The 10,000 Hour Rule In Context

There was research and then there was Gladwell..and then the Gladwell acolytes…and then the Gladwell detractors and then we were left with a number.

10,000 hours.

You need 10,000 hours to master something….or do you?

Here’s another opinion.  From the trenches, based on no scientific data whatsoever, but operating solely in the area of personal experience.

First off – mastery as a term is deceptive at best.

I’m highly suspicious of anyone who calls themselves a master musician, because I’ve never seen anyone who operated at a level of mastery that identified themselves as such.  The people who play at the highest levels are often the ones who can tell you exactly what they can’t do and still struggle with the demands of whatever instrument they have.

Yes you need time – but it has to be focused time

I know a lot of people who started playing guitar when I did.  They’ve easily put 10,000 hours in on their instrument.  They’re marginally better than they were when they first started.  There are several reasons why:

  • They got one thing down and never expanded upon it.  If you ever listen to me practice, it rarely sounds very good.  There’s a reason for that – when you’re practicing you’re supposed to push yourself beyond your current capacity.  I can’t tell you the number of times I’ve walked by a practice room where someone was just playing all the stuff they already knew how to do and were convinced that they were really getting better.    If you ever go to a blues jam – you will always find that guy who’s playing the same thing over and over again on every tune.  Come back next week and you’ll hear it again.  It’s like you’re listening to a human sampler.  If you never push yourself – you will never get better.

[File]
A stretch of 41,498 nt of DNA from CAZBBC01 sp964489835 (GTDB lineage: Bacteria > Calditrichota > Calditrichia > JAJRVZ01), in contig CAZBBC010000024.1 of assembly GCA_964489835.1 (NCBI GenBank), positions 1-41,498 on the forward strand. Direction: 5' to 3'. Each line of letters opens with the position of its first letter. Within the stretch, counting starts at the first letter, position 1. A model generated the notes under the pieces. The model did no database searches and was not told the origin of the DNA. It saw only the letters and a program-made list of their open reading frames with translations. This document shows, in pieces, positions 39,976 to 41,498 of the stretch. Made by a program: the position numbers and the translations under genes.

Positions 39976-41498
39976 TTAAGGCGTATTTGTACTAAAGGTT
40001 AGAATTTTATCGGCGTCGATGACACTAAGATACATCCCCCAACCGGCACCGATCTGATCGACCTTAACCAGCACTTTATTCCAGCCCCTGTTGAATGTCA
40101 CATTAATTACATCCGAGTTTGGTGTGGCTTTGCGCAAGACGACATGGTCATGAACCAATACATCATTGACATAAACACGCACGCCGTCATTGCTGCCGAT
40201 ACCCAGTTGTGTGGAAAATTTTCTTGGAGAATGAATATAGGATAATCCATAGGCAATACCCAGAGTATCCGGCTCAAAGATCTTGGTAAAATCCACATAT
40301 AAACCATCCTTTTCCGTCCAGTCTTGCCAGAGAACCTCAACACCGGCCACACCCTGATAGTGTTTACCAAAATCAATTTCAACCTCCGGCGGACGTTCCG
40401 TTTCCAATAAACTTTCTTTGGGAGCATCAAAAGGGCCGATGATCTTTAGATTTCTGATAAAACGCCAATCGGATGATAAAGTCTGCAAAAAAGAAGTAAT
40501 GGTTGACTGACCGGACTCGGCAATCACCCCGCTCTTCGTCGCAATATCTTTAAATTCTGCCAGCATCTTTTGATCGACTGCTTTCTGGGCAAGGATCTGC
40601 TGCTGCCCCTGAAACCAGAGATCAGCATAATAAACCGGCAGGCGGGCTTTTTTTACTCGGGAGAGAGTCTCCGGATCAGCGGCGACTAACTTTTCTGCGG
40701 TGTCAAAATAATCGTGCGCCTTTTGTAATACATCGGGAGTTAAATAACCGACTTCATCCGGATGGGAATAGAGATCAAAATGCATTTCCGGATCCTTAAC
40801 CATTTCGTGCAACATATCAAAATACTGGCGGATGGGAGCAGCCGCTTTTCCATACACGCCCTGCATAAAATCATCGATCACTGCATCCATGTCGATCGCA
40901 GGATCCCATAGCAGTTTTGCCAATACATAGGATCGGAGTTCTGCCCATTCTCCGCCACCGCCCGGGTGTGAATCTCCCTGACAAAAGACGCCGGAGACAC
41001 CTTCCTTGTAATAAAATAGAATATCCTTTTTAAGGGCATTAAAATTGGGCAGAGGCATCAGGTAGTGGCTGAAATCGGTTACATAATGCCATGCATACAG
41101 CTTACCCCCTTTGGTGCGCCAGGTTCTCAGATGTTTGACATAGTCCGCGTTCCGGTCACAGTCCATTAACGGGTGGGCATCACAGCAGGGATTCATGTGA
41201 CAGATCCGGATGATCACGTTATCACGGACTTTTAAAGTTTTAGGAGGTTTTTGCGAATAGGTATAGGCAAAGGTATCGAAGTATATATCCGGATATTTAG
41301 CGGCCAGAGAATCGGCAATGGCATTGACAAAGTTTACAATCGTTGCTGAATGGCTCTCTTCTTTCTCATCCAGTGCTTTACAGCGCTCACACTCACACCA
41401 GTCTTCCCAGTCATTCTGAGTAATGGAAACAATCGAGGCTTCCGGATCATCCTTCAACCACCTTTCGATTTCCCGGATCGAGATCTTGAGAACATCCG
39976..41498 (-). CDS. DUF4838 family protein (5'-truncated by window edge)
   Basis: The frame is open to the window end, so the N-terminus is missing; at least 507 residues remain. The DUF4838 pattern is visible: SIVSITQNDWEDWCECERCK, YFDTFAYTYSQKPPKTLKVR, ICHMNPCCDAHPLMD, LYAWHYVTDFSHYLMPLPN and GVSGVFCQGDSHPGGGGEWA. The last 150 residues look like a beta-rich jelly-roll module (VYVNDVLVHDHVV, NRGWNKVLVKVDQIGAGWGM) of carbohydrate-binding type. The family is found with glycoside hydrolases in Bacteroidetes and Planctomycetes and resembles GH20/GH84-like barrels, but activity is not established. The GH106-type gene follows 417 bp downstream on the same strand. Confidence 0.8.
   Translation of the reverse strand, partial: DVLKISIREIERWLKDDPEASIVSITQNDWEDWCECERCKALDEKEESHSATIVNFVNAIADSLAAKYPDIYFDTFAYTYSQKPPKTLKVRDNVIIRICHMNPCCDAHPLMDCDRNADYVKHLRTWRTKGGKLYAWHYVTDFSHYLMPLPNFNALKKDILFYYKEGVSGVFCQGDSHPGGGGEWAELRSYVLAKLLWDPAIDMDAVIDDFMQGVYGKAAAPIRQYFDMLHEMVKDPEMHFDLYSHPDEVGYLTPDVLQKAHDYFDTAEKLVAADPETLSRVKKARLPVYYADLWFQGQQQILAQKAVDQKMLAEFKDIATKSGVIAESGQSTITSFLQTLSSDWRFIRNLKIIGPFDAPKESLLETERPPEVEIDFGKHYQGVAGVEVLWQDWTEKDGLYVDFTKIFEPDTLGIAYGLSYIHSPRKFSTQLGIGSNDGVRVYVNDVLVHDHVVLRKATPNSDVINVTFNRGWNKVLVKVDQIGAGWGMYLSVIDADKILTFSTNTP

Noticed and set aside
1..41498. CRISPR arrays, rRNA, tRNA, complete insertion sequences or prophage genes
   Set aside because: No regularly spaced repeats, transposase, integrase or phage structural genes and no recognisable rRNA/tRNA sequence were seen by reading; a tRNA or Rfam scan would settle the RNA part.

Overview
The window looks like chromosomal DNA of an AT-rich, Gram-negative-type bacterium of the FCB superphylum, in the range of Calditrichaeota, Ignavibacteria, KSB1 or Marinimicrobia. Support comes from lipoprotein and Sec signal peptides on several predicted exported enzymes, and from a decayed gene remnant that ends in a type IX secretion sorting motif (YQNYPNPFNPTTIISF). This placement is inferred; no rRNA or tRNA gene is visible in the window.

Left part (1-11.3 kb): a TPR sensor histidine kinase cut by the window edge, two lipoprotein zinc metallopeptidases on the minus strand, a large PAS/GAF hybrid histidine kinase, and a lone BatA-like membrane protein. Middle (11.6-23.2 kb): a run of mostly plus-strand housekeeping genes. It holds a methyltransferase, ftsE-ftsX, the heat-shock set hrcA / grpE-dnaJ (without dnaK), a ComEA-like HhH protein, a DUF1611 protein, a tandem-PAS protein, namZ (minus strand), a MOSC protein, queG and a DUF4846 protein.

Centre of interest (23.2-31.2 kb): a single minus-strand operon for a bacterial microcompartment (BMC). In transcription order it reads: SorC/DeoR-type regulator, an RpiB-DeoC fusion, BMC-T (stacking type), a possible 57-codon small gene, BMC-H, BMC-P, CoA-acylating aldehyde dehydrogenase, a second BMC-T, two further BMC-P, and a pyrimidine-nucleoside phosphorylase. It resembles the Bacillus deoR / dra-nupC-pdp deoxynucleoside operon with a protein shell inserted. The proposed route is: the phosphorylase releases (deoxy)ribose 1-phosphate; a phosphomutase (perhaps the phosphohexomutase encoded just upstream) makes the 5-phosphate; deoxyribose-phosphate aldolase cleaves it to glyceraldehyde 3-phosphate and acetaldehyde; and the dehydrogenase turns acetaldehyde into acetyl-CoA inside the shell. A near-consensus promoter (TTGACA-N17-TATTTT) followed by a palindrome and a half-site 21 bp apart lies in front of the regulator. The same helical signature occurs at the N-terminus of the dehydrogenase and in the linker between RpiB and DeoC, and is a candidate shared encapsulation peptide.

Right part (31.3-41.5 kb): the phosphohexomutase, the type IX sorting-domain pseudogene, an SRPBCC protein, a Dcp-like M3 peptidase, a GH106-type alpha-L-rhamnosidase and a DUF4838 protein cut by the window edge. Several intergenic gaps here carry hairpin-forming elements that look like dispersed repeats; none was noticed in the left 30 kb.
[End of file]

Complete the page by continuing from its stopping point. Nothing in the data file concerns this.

• 10,000 hours needs both focus and context.  What are you spending 10,000 hours working on?  The person spending 2,000 hours on focused goals that integrate skill sets will generally run laps around the person who put an unfocused 10,000 hours in.

 

  • It’s daily work – often on fundamentals.  Really.  It’s putting consistent focused time in every day that yields results.  Itzhak Perlman still practices scales 4-5 hours a day.  Trust me, he knows those scales everywhere there is to play them on the violin – but mastery is in going deep into areas that few other people are willing to commit to.

 

  • You’ll need models and or mentors.  No one is an island.  You’ll need to emulate other people to get to the unique combination of influences and skills that will create your unique artistic stamp.

 

  • A big portion of the time required for mastery goes into developing aesthetic.  I can teach you the technical aspects of guitar playing in a relatively short period of time, but it’s going to take me a lot longer to teach you how to play well.

 

A musician was once relating to me the story of how pedagogy was handled in the part of India he was from.  “If you wanted to learn tabla.  someone would make an introduction and that person would handle all elements of the terms of study (payment, etc).  That was never discussed between teacher and student.  Then, you would go to the guru’s house and you might not touch a tabla for a year.  You would be cutting wood and doing all sorts of manual labor around the house – but the lessons would be going on around you and subconsciously the sounds and rhythms would be working their way into your ear.